Image of Saints of India - Andal

 

In southern India, there are 12 major saints, known as Alvars. Among them, there is one female Alvar, known as Andal. Andal, also known as Kothai and Godadevi is one of that Alvar. She is known to be the human incarnation of Goddess Bhudevi. The Alvar saints are known for their affiliation to the Vaishnava tradition of Hinduism. Living during the 8th century, Andal is accredited with the great Tamil works such as the Thirupavai and Nachiar Tirumozhi, which devotees sing to this day during the winter festival season of Margazhi.

Andal’s Life

Periyalvar, originally called Vishnuchithan was an ardent devotee of Perumal, one of Vishnu’s many forms.

He was childless for a long time and was always praying to Perumal for him to change that. One day, he found a little girl inside a garden under a Tulasi tree.

She was the incarnation of Bhudevi herself. He named her Kothai and taught her his ways.

She grew to be a devotee of Lord Krishna, yet another form of Vishnu, from hearing all of the stories about the Lord. As Kodhai became older and grew into a beautiful maiden, her fervour for the lord grew to the extent that she decided to marry only the Lord. Periyalvar used to make exceptionally beautiful Garlands for the local Perumal Deity. Every time her father finished his Garland for the Lord, Kothai used to secretly wear the garland and imagine herself being with the Lord and marrying him. One day while she was doing so, her father caught her red-handed.

Naturally, When her father found out about this, he was upset and reprimanded her for doing so. That night, Lord Vishnu himself came in the Periyalvar’s dreams to tell him that he should only dedicate the garland worn by Kothai and not a new one. The next day when he woke up, he saw that the new garland he had dedicated had fallen off. Adhering to what he was told in his dreams, he dedicated the garland which had been previously worn by Kothai to the deity. Upon dedicating it, to everyone’s surprise, the garland turned to gold! The girl was thus named Andal. Andal spent much of her time writing beautiful poetry. But here most essential work consists of two.

Her first work is the Thiruppavai, a collection of 30 verses in which Andal imagines herself to be a Gopi, one of the cowherd girls known for their unconditional devotion to Lord Krishna. In these verses, she describes her yearning to serve Lord Vishnu and achieve happiness not just in this lifetime, but for all eternity. She also describes the religious vows (pavai) that she and her fellow cowherd girls will observe for this purpose. It is said that Thiruppavai is the nectar of Vedas and teaches philosophical values, moral values, ethical values, pure love, devotion, dedication, single-minded aim, virtues, and the ultimate goal of life.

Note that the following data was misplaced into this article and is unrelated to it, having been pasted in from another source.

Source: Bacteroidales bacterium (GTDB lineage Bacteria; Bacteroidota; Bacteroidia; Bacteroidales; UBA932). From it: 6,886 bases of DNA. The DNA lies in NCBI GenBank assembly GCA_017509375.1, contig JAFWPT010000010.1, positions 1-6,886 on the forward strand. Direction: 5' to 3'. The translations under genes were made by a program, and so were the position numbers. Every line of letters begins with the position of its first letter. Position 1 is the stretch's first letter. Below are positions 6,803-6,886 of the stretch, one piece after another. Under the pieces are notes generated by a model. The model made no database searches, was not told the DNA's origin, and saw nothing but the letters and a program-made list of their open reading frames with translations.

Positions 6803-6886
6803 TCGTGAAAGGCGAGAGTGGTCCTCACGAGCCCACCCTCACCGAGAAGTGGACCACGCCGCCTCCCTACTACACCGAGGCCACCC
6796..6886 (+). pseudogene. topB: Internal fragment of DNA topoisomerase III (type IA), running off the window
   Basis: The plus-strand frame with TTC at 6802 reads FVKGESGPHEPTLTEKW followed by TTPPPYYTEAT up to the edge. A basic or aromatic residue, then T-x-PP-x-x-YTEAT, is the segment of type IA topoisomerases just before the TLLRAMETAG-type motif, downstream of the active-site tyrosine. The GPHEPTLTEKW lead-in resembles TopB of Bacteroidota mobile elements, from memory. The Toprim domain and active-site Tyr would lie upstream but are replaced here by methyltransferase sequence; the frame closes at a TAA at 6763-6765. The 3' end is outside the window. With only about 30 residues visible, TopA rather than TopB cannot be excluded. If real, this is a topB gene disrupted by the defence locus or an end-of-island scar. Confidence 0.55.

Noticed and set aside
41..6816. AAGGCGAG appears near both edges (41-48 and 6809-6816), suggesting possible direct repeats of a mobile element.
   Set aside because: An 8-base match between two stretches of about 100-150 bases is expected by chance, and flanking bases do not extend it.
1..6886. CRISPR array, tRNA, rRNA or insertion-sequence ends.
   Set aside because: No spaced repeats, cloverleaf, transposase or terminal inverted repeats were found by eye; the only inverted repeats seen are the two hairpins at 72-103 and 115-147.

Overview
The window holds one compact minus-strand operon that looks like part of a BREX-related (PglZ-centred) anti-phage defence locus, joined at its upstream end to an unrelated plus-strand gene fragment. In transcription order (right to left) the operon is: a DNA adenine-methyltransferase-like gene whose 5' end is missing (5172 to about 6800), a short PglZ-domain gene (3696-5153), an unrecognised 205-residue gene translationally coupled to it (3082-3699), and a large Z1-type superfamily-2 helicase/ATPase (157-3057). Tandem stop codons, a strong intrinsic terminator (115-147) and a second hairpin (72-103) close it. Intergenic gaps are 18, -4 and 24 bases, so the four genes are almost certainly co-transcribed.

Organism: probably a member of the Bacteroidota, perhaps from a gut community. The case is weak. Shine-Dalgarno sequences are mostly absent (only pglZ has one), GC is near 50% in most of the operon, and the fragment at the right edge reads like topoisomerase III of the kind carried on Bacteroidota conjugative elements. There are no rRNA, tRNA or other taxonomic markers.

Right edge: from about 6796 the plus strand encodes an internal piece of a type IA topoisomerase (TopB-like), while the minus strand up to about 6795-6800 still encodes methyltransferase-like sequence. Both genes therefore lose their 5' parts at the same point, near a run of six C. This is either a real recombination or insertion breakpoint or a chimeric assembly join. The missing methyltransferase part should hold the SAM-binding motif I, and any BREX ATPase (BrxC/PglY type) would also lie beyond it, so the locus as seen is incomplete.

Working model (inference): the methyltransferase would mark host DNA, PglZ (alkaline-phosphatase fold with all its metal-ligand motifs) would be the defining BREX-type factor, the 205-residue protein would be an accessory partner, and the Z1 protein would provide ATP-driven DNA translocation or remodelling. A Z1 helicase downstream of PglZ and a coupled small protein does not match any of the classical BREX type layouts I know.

The second work by Andal is the Nachiar Tirumozhi, a poem of 143 verses. “Thirumozhi” literally means “Sacred Sayings” in a Tamil poetic style and “Nachiar” means Goddess. Therefore, the title means “Sacred Sayings of the Goddess.” This poem fully reveals Andal’s intense longing for Vishnu, the Divine Beloved. Utilizing classical Tamil poetic conventions and interspersing stories from the Vedas and Puranas, Andal creates imagery that is possibly unparalleled in the whole gamut of Indian religious literature. In Nachiar Tirumazhi she craves for Lord and says she would offer Lord 1000 pots of “akkarvadisal’ if He marries her, which was later fulfilled by Saint Ramanuja in the 11th Century (after 3000 years).

Both of these works, particularly the Tiruppavai, have been commented on extensively by innumerable scholars in a number of languages over the centuries. Today, we are fortunate to have many translations of the Tiruppavai in Western languages which make these poems available to an even wider audience.

During the month of Margali (December-January), discourses on the Tiruppavai in Tamil, Telugu, Kannada, Hindi and English take place all over India.

The impact of her sheer devotion was huge across all of India. She is remembered for her pure love and devotion. In many of her works, she writes how the goal in life is seeking refuge at the lord’s feet.  She is a very important Alvar for women and has inspired many female religious groups. 

 

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